Pompeo: Iran attacked oil tankers to raise global crude price

May 31, 2019 07:50
US Secretary of State Mike Pompeo said he had seen evidence of Iran’s involvement in attacks on oil tankers in the Gulf. Photo: Reuters

US Secretary of State Mike Pompeo blamed Iran for attacks on oil tankers in the Gulf, saying it was an effort by Tehran to raise the global price of oil, Reuters reports.

“These were efforts by the Iranians to raise the price of crude oil throughout the world,” Pompeo told reporters shortly before leaving on a trip to Europe.

He suggested he had seen evidence of Iran’s involvement cited earlier on Thursday by White House National Security Adviser John Bolton.

Speaking in London, Bolton said evidence that Iran was behind the attacks would be presented to the United Nations Security Council next week.

Asked if he had seen the evidence, Pompeo said: “Oh yes. Ambassador Bolton got it right.”

Arab leaders are meeting in the Saudi city of Mecca to discuss drone strikes on oil installations in Saudi Arabia and attacks on four vessels, including two Saudi tankers, off the UAE coast earlier this month.

Tehran has denied involvement.

US envoy to Iran Brian Hook on Thursday warned that the United States will respond with military force if its interests are attacked by Iran.

In Mecca, Saudi Arabia’s king said decisive action was needed to stop Iranian “escalations” in the region following attacks on Gulf oil assets.

A Gulf Arab statement and a separate communique issued after the wider summit both supported the right of Saudi Arabia and the United Arab Emirates to defend their interests after the attacks on oil pumping stations in the kingdom and tankers off the UAE.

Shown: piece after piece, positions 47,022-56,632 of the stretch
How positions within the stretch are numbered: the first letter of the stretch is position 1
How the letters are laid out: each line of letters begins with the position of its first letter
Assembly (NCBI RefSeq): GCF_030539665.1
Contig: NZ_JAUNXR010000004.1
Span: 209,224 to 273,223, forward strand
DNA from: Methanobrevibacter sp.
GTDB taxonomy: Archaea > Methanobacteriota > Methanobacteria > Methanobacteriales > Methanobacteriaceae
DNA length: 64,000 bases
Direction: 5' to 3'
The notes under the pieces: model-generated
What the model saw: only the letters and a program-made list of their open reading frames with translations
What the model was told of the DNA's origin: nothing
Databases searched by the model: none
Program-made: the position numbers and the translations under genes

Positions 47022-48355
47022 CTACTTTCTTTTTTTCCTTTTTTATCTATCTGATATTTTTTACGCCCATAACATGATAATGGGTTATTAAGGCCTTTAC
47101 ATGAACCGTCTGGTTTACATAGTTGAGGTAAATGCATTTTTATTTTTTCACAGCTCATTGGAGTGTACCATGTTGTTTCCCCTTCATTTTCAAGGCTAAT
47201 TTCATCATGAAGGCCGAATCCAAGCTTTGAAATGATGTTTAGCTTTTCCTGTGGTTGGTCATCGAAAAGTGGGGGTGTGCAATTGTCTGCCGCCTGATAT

But in a sign of regional tensions, Iraq, which has good ties with neighboring Iran and Washington, said it objected to the Arab communique, which stated that any cooperation with Tehran should be based on “non-interference in other countries”.

“The absence of a firm deterrent stance against Iranian behavior is what led to the escalation we see today,” King Salman told the two late night consecutive meetings.

The ruler of the world’s top crude exporter said Shi’ite Iran’s development of nuclear and missile capabilities and its threatening of world oil supplies posed a risk to regional and global security.

Iraqi President Barham Salih, asking the gathering to support his country’s stability, said that rising tensions with Iran could spark a war if not managed well and voiced hope that Iran’s security would not be targeted.

Both Riyadh and Abu Dhabi have said they do not want war.

“The kingdom is keen to preserve the stability and security of the region, to spare it the scourge of war and to realize peace and stability,” King Salman said.

Tensions have risen between the US and Iran after US President Donald Trump a year ago withdrew Washington from a 2015 international nuclear deal with Iran, re-imposed sanctions and boosted its military presence in the Gulf.

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Saudi Arabia's King Salman delivers a speech during the Gulf Cooperation Council summit in Mecca on Thursday. Photo: Saudi Royal Court/Handout via Reuters